best

Enno





> 
> How big is a HBH header? How big is a routing option such as the Segment Routing option? If that's a list of 27 services, each with a 16 byte IPv6 address...
> 
> > On May 17, 2015, at 12:18 PM, Enno Rey <erey@ernw.de> wrote:
> > 
> > Hi Silvia,
> > 
> > On Sun, May 17, 2015 at 06:43:11PM +0000, Silvia Hagen wrote:
> >> Hi
> >> 
> >> I keep stumbling about that "recommendational wording" in RFC 2460 everytime I teach it.
> >> 
> >> Couldn't we update RFC2460 and make this list a strict order?
> > 
> > good luck bringing this suggestion to IETF 6man... ;-)
> > 
> > 
> > 
> >> 
> >> I would want my firewall to notify me if the EHs in a packet do not follow the list.
> > 
> > actually when we tested a number of commercial firewalls in late 2013 (results here: https://www.ernw.de/download/TR14_IPv6SecSummit_AAtlasis-RISC-project_results.pdf) it turned out that pretty much all of them follow a (from our perspective "reasonable approach", that is dropping "unusal combinations or number of ext_hdrs" by default. (which, of course, violates RFC 2460. but apparently all major vendors follow a line of reasoning similar to ours).
> > so, in short, firewalls "are not affected".
> > 
> > 
> >> And limiting the number of possible EHs per packet might be a good idea.
> > 
> > yes, that _would actually be_ a good idea.
> > 
> > 
> > I'm cross-posting this to v6ops as there's a related discussion going on right now. pls forgive this potential Usenet etiquette violation.
> > 
> > best
> > 
> > Enno
> > 
> > 
> > 
> > 
> >> 
> >> Silvia
> >> 
> >> -----Urspr?ngliche Nachricht-----
> >> Von: ipv6-wg [mailto:ipv6-wg-bounces@ripe.net] Im Auftrag von Benedikt Stockebrand
> >> Gesendet: Sonntag, 17. Mai 2015 18:39
> >> An: ipv6-wg@ripe.net
> >> Betreff: Re: [ipv6-wg] Extension Headers / Impact on Security Devices
> >> 
> >> Hi Enno and list,
> >> 
> >> Enno Rey <erey@ernw.de> writes:
> >> 
> >>> hope everybody had a great #RIPE70 meeting. We did!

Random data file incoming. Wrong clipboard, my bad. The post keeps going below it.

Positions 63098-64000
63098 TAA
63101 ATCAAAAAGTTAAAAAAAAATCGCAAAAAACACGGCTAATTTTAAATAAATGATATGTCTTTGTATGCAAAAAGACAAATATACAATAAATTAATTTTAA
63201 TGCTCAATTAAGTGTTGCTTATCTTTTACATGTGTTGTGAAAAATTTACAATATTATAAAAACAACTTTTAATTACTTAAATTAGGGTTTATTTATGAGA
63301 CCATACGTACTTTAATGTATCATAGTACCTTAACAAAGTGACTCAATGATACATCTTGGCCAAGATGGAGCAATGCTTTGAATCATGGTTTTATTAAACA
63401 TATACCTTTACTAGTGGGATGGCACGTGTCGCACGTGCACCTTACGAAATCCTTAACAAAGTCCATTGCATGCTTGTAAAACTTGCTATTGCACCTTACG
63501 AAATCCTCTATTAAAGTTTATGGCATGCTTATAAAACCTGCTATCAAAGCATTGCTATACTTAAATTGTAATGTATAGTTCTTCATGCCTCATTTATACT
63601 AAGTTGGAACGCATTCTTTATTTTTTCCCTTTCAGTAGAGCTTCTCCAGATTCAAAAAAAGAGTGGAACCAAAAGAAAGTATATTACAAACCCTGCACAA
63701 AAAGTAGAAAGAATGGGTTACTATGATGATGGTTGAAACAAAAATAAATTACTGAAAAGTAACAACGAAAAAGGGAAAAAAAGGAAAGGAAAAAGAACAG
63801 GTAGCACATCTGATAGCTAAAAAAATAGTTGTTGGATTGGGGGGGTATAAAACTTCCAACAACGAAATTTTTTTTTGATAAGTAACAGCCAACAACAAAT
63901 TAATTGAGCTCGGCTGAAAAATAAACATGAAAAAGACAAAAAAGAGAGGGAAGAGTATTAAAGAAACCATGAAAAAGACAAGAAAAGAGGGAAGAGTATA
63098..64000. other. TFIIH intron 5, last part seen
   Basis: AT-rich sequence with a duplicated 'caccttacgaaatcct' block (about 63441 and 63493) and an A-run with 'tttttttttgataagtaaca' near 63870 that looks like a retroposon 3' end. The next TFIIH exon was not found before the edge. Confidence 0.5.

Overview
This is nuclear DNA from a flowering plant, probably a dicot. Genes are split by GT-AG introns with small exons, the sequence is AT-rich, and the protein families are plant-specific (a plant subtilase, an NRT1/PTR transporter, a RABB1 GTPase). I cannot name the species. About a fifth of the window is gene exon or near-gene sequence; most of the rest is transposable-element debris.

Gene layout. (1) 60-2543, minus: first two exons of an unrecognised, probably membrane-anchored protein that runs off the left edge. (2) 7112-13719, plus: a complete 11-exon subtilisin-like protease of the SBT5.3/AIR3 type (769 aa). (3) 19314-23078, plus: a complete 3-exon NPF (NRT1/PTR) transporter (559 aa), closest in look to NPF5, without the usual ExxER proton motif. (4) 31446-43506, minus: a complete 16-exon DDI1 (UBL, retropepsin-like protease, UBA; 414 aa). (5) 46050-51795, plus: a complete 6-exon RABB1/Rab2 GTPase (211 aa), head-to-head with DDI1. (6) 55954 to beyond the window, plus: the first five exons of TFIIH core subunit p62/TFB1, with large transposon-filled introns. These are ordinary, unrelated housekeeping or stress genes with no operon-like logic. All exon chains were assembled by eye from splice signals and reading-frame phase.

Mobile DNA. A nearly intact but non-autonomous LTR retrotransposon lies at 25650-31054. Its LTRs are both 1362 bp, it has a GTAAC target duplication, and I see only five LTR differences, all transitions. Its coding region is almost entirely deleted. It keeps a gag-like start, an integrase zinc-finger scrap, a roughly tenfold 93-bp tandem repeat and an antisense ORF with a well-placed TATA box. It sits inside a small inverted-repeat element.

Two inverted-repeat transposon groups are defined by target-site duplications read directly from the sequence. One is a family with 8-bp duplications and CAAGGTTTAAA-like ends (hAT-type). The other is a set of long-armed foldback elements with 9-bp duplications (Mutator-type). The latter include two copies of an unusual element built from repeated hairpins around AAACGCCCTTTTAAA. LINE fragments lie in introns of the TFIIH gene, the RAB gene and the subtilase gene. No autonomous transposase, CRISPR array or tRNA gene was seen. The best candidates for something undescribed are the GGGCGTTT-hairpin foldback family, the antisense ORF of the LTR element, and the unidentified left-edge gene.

> >>> Many thanks to the organizers and chairs!
> >> 
> >> and thanks to the actual speakers as well the speakers we had to turn down due to time constraints, too:-)
> >> 
> >>> If the chairs consider this appropriate we will happily give a
> >>> presentation on this stuff in Bucharest or at another occasion.
> >> 
> >> Sounds good to me!
> >> 
> >>> - looking at the "liberty" RFC2460 provides as for ext_hdrs (wrt to
> >>> their number, order[...]
> >> 
> >> Actually, as far as I'm concerned that's the real core of the problem.
> >> Or more specifically, the first two lines of RFC 2460, section 4.1:
> >> 
> >>   When more than one extension header is used in the same packet, it is
> >>   recommended that those headers appear in the following order:
> >> 
> >> followed on the next page by
> >> 
> >>   Each extension header should occur at most once, except for the
> >>   Destination Options header which should occur at most twice (once
> >>   before a Routing header and once before the upper-layer header).
> >> 
> >> Note in particular that these are not even RFC 2119 "SHOULD" or "RECOMMENDED" and such.
> >> 
> >> The impact here is actually at least twofold:
> >> 
> >> - It is impossible to implement this as a simple pipeline architecture
> >>  in hardware; at least for cases deviating from the "recommendations"
> >>  above this effectively becomes either excessively complex to implement
> >>  in hardware or an invitation to DoS when implemented in software on an
> >>  otherwise hardware router.
> >> 
> >> - As I understand it, at least some of the issues you have found are
> >>  effectively based on violating the second paragraph quoted, making it
> >>  impossible to come up with a lower bound on how long the header chain
> >>  can actually get and therefore leading to the fragmentation related
> >>  attacks and similar you have discovered.
> >> 
> >> The original idea was that the extension headers are processed strictly in the order they occur, so one question to ask is if there is any valid reason to violate these "recommendations" for other than malicious purposes.
> >> 
> >> 
> >> Cheers,
> >> 
> >>    Benedikt
> >> 
> >> --
> >> Benedikt Stockebrand,                   Stepladder IT Training+Consulting
> >> Dipl.-Inform.                           http://www.stepladder-it.com/
> >> 
> >>          Business Grade IPv6 --- Consulting, Training, Projects
> >> 
> >> BIVBlog---Benedikt's IT Video Blog: http://www.stepladder-it.com/bivblog/
> >> 
> >> 
> > 
> > --
> > Enno Rey
> > 
> > ERNW GmbH - Carl-Bosch-Str. 4 - 69115 Heidelberg - www.ernw.de
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> > 
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> > 
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> 



-- 
Enno Rey